the “calm” places, it does not fall below 60dB. Murli and Murthy (1983) also found that traffic noise in

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Figure 1: This figure shows the problem people face by the noise

II. METHODOLOGY

This empirical study is based on a sample survey of the State of Delhi. 150 respondents were interviewed

personally. The samplerepresents a cross-section of different age groups,sex, geography, educational levels;

income levels of respondents and therefore it could be treated as a representative sample for such an exploratory

study. Delhi was chosen for the study because it is one of the most populous cities in India and reflects both the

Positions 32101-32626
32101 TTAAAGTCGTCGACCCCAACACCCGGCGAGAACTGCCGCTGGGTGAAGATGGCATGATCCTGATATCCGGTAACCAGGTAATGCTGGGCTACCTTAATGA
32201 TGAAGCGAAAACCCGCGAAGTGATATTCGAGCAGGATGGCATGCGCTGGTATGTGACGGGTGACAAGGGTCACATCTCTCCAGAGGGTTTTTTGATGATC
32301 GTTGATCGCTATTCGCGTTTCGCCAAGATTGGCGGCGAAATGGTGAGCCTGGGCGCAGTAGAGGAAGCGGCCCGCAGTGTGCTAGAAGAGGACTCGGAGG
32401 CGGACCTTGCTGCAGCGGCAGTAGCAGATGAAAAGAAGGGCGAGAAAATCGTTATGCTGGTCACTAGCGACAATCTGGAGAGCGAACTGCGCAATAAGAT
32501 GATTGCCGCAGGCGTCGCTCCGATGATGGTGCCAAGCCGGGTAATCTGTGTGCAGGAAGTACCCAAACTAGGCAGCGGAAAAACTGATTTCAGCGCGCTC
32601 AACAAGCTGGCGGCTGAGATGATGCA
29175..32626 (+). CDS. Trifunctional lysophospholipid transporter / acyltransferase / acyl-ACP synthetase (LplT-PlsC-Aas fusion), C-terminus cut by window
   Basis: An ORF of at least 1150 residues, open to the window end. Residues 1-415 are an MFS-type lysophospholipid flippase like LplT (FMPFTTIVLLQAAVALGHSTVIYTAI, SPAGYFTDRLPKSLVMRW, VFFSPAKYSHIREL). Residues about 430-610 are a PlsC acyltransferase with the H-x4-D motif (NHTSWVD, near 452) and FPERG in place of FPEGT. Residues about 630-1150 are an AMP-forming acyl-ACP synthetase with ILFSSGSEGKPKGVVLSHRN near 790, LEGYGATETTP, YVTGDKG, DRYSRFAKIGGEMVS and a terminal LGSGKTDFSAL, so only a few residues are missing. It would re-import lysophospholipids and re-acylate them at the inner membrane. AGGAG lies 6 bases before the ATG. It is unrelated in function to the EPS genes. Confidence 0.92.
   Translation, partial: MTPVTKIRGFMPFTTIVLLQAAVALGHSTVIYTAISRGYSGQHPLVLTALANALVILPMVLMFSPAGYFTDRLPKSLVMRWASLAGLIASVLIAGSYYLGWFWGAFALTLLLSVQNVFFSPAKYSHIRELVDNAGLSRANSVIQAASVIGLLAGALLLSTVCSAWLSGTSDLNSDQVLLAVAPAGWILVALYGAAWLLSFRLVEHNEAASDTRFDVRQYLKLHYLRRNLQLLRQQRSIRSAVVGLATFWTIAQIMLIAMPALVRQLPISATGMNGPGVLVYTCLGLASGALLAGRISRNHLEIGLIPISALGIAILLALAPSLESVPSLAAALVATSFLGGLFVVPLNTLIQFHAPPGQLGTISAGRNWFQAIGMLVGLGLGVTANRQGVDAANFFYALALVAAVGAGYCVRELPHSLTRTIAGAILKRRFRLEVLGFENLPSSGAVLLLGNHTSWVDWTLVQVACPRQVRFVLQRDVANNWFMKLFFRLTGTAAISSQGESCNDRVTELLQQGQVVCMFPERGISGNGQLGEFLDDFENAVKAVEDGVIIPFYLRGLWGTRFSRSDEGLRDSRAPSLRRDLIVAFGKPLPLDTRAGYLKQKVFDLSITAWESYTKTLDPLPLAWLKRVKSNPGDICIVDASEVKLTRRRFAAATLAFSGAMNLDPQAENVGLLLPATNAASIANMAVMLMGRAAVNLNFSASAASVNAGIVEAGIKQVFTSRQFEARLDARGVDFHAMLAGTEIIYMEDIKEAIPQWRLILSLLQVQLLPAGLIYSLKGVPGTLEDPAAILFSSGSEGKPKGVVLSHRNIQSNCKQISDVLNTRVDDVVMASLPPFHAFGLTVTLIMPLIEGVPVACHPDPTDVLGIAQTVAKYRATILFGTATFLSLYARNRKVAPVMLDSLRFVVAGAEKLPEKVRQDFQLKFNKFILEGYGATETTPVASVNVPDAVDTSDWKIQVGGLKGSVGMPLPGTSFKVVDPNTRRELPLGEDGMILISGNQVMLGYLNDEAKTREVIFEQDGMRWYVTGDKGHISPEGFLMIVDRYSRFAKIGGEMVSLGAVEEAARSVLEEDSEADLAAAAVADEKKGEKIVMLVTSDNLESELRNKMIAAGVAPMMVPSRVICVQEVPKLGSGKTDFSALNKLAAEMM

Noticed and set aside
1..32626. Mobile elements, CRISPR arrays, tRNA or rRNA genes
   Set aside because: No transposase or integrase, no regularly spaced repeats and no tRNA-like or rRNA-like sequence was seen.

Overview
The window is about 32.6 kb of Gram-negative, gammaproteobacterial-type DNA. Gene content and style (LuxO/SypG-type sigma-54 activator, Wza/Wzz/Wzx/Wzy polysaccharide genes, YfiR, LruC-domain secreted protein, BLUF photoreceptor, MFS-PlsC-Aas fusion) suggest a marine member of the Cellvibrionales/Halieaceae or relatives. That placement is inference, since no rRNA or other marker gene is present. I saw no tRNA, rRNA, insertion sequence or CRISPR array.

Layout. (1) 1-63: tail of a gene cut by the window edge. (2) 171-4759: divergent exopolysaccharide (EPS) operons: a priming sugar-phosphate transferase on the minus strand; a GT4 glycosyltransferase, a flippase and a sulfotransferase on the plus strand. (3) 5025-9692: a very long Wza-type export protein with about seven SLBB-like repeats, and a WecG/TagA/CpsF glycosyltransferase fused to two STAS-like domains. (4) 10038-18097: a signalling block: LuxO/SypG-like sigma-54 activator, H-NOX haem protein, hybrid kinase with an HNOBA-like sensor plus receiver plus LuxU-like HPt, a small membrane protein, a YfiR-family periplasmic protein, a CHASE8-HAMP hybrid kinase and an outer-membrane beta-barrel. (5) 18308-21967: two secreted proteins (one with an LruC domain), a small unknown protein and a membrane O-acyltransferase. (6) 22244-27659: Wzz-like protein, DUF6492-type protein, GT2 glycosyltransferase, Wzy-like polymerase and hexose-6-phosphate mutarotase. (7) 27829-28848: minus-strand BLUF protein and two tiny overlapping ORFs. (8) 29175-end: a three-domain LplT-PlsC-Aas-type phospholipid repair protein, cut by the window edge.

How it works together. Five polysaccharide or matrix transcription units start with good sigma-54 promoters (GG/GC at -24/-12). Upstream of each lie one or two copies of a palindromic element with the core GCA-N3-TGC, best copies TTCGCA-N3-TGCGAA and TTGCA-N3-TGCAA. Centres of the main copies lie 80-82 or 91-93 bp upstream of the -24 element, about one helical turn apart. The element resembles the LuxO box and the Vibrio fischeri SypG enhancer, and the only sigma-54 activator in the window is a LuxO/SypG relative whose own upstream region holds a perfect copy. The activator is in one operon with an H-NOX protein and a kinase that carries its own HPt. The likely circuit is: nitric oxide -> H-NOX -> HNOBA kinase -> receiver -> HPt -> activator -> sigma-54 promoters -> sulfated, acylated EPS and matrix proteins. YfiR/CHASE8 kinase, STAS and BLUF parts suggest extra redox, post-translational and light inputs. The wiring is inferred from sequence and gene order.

modern and traditional,infrastructure (roads, localities, buildingsetc.) Moreover, its inhabitants represent a

cross-section of Indian culture. The data was collectedby using a structured questionnaire blended with suitable

open-ended questions. The analysis has been carried out with the help of percentages and cross-classifications on

sources of noise, effects of noise, reactions to noise, and suggestions to control noise in terms of age as well as

sex.[4]

Figure 2: Noise Reduction

2.1 Sources

Sources of noise pollution include inter alia, vehicular traffic, neighborhood, electrical appliances, TV and

music system, public address systems, railway and air traffic, and generating sets. Even we fall prey to the noise

generated by household equipments used by us[5]. Most of the people inhabiting metropolitan cities or big